7-Eleven franchisee alleging company "made life miserable" given leave to amend lawsuit

By Nicholas Malfitano | Jul 5, 2018

PHILADELPHIA – A breach of contract lawsuit filed against convenience store chain 7-Eleven by one of its longtime franchisees, who claimed the company “made life miserable for him," has been dismissed for lack of specificity related to the charge and with leave to file an amended complaint.


PHILADELPHIA – A breach of contract lawsuit filed against convenience store chain 7-Eleven by one of its longtime franchisees, who claimed the company “made life miserable for him," has been dismissed for lack of specificity related to the charge and with leave to file an amended complaint.

Plaintiff Azmi Takiedine initially filed suit in the U.S. District Court for the Eastern District Court of Pennsylvania on Oct. 11, 2017 versus 7-Eleven, Inc., which is regionally based in Mount Laurel, N.J. and a principal place of business of Dallas, Texas.

Takiedine owns and operates two 7-Eleven stores in Pennsylvania, and has been a franchisee of the convenience store company for 44 years. However, he alleges that his longtime tenure has denied 7-Eleven the ability to obtain new franchise fees for their stores, which typically would have changed hands in ownership several times during such a time period.

“A terminated franchise is a windfall to the defendant. Plaintiff has invested resources and over 44 years of time, effort and good will into his stores, and they greater community they are located in,” Takiedine argued.

“Defendant’s plan to drive out plaintiff as a franchisee of 7-Eleven, Inc. is part of a wider scheme to drive out several other franchisees from their franchises with 7-Eleven, Inc. and ‘take back’ several 7- Eleven stores in the greater Philadelphia market.”

Takiedine continues that 7-Eleven forced him to buy products and services from its preferred, expensive vendors by threatening to change the franchisee agreements, in order to increase its share of the profits from his stores.

Furthermore, Takiedine says a 7-Eleven representative told a worker at one of his stores that his days as a franchisee were “numbered,” and told another worker that Takiedine “would soon be concluding his tenure as a 7-Eleven franchisee,” putting him in fear of his stores being terminated.

“By imposing unreasonable charges that have entirely diminished plaintiff's profits, issuing false notices of a breach of plaintiff's obligation under the agreements, and stating to plaintiff’s employees that plaintiff’s days with 7-Eleven, Inc. ‘are numbered,’ defendant has taken actions, in violation of Pennsylvania law, to constructively terminate plaintiff’s franchises under a concerted and deliberate attempt to drive out certain franchisees from 7-Eleven, Inc. in the greater Philadelphia market.”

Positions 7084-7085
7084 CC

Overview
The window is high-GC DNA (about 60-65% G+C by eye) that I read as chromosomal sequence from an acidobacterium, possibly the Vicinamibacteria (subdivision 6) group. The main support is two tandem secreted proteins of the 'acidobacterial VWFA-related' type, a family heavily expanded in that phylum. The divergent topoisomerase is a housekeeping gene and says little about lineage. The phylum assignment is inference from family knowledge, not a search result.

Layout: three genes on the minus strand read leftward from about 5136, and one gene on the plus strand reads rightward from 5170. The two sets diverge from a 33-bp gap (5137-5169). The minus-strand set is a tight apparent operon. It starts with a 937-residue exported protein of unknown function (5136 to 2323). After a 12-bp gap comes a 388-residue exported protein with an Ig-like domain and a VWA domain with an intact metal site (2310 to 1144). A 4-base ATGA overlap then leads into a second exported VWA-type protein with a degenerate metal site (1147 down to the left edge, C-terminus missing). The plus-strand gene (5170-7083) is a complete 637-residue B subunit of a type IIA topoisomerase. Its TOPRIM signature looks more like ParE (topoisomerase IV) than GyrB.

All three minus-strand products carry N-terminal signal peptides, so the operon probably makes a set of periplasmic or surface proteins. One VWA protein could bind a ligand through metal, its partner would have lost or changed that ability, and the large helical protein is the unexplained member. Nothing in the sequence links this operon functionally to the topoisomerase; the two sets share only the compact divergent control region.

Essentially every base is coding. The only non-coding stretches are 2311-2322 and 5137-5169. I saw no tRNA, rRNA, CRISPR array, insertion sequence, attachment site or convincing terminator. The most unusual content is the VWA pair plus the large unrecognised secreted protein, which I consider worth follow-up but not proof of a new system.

U.S. District Court Judge Gene E.K. Pratter said that Takiedine’s charge of constructive termination required that 7-Eleven closed his stores, but this did not take place. Due to Takiedine’s stores never being closed, Pratter dismissed that count of the complaint.

“Because constructive termination requires that there be actual termination, Mr. Takiedine has no claim for constructive termination so long as his stores remain open,” Pratter said.

In addition, Takiedine did not include his franchisee agreements with the complaint – therefore, Pratter ruled it was not possible to learn which contractual terms were breached.

“The count for breach of contract may survive, but because Mr. Takiedine never attached his franchise agreements to his complaint, the Court cannot determine precisely which contractual terms were allegedly breached. Therefore, the Court dismisses the entire complaint,” Pratter stated.

Per Pratter’s ruling, Takiedine has been granted leave to file an amended complaint no later than July 16, where he may then theoretically attach the franchisee agreements in the next iteration of his suit.

For counts of breach of covenant of good faith and fair dealing and breach of contract, the plaintiff is seeking damages for those charges, punitive damages, attorney’s fees and costs, and such further relief as the Court deems equitable and just.

The plaintiff is represented by Ahmed M. Soliman of Soliman & Associates, in Chery Hill, N.J.

The defendant is represented by Ward Greenberg Heller & Reidy in Philadelphia and Christian C. Burden of Quarles & Brady, of Tampa, Fla.

U.S. District Court for the Eastern District of Pennsylvania case 2:17-cv-04518

From the Pennsylvania Record: Reach Courts Reporter Nicholas Malfitano at nickpennrecord@gmail.com

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7-Eleven Inc. U.S. District Court for the Eastern District of Pennsylvania

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